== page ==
University of Minnesota


Down-the-Hole Percussion Drilling


In rotary down-the-hole (DTH) percussion drilling, penetration is achieved by the repeated application of a large impulsive force to a rotating rock drill bit in contact with the rock [1,2,3732]. This impulsive force results from the impact of a pneumatically-operated piston (hammer) on a shank adapter (anvil). The kinetic energy conveyed by the piston is transformed into compressive stress waves upon contact with the adapter, waves that propagate through the drill bit down to the rock, leading to rock destruction by indentation, crushing and chipping [4]. The generated rock debris then are flushed to the surface by the compressed air activating the piston. Fig. 1 provides an illustrative representation of the tools.

This technology mostly is used to drill medium- to hard-rock formations, where it has proven to be most adequate and efficient compared to other drilling techniques.

Figure 1: Schematic representation of the process of down-the-hole percussion drilling.

Research and Objectives

By nature, percussion drilling is multi-physics process, for it involves several aspects of mechanics. Modeling its dynamics — a principal objective of this project — therefore requires the assembly of the process components in a global model. A convenient approach is to see the process as a system consisting of subprocesses that interact together. As such, four main subprocesses can be identified: (1) hammer thermodynamics, (2) rock breakage mechanics or bit/rock interaction, (3) bit and drillstring dynamics, and (4) flushing or debris removal. These are also listed in Fig. 2.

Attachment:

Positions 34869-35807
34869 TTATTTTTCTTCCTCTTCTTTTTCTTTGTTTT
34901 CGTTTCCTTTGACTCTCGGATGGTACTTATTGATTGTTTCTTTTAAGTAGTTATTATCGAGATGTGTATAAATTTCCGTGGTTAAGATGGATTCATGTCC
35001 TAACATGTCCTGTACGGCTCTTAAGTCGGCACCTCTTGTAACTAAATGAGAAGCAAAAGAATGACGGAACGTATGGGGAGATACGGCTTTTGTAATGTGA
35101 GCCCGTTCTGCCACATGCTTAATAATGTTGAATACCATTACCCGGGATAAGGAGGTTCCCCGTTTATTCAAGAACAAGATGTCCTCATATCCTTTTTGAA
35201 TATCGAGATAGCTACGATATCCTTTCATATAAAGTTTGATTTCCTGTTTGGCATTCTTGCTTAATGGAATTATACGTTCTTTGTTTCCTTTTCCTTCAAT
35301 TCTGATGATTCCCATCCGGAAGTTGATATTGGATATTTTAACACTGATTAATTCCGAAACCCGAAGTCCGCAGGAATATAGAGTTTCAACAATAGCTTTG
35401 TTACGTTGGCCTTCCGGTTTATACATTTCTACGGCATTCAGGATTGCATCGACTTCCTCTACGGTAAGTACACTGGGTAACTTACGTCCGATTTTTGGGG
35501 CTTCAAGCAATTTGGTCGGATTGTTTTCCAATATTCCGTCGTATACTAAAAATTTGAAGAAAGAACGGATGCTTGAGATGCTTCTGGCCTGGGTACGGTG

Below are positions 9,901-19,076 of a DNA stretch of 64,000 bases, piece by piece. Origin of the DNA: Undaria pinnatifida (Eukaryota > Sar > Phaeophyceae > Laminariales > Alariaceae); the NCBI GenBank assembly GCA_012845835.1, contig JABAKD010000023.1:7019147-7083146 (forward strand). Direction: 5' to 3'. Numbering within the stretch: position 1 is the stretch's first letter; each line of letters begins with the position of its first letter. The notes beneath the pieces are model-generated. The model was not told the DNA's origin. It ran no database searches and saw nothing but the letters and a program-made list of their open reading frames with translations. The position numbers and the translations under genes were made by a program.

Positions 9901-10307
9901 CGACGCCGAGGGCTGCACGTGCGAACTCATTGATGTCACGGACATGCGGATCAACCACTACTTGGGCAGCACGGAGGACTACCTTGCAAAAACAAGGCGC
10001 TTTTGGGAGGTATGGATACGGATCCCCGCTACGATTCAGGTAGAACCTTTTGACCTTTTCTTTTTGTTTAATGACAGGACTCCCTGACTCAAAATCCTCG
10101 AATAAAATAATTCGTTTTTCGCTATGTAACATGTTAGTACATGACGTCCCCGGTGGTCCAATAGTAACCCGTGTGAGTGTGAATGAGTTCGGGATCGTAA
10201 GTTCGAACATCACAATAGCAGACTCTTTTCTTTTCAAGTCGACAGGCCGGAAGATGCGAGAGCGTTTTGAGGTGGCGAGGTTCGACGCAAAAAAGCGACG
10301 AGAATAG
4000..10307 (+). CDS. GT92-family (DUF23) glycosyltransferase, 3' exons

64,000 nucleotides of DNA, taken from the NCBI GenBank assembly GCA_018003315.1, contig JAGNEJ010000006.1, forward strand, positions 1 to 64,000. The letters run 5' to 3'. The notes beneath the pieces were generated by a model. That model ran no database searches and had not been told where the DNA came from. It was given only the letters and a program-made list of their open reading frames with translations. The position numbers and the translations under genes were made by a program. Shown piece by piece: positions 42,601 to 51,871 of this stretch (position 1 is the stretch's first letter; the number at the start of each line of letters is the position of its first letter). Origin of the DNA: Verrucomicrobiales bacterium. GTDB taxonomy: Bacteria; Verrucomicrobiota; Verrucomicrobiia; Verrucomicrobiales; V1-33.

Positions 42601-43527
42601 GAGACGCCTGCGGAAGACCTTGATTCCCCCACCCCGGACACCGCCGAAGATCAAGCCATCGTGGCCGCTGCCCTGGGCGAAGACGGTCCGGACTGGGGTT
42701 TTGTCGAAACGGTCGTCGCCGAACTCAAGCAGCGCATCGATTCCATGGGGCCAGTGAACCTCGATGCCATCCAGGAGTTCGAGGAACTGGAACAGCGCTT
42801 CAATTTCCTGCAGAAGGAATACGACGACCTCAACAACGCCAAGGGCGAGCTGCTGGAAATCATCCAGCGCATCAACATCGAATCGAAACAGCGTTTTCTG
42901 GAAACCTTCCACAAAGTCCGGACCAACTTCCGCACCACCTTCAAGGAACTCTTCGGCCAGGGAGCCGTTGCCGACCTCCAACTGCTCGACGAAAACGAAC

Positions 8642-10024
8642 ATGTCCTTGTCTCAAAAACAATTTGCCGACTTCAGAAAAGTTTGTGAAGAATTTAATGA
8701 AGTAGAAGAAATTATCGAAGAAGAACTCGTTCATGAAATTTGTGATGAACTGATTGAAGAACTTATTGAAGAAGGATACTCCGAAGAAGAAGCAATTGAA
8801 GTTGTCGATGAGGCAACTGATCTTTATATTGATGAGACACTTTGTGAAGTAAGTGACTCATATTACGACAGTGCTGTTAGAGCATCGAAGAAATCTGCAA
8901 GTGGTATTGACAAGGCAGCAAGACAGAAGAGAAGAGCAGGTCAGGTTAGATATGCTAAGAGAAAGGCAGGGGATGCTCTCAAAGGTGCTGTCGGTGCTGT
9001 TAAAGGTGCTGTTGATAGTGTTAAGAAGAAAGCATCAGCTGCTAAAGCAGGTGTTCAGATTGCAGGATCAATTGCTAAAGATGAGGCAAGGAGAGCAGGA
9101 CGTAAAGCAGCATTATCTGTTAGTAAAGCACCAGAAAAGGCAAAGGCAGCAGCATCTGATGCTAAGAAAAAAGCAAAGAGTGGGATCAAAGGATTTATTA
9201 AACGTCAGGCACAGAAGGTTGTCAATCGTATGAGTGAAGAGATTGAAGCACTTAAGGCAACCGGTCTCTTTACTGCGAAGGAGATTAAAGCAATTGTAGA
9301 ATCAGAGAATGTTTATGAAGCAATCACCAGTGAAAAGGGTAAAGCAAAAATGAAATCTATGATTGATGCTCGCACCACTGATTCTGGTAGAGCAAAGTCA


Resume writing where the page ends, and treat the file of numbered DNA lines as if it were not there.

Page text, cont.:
Figure 2: Modeling of down-the-hole percussion drilling through a system approach.

The second principal objective of this project is the identification of the control parameters that maximize the average rate of penetration of the bit — i.e., locate the experimentally observed sweet spot in the space of control parameters. As shown in Fig. 3, the proper adjustment of the control parameters is expected to yield substantial gains in the rate of penetration and, subsequently, significantly decrease the time required to complete a given borehole.

Figure 3: Existence of a sweet spot with respect to the thrust force applied on the surface. An increase of the rate of penetration by 75% can be gained by proper adjustment of the force on bit. (Source: Data from field experiments at Little Stobie Mine, Canada, adapted from Amjad [5].)

Bit/Rock Interaction

Several experimental studies on the modeling of bit/rock interaction have been conducted at the University of Minnesota (see, for instance, [6,7]. They have shed light on some important aspects of the interaction. First, it is rate-independent in the range of penetration velocities spanned by percussion drilling. Second, as a first approximation, it can be represented by a bilinear relation between the force exerted by the rock on the bit and the bit penetration, the unloading phase being assigned a higher stiffness. We follow this representation in the model currently being developed.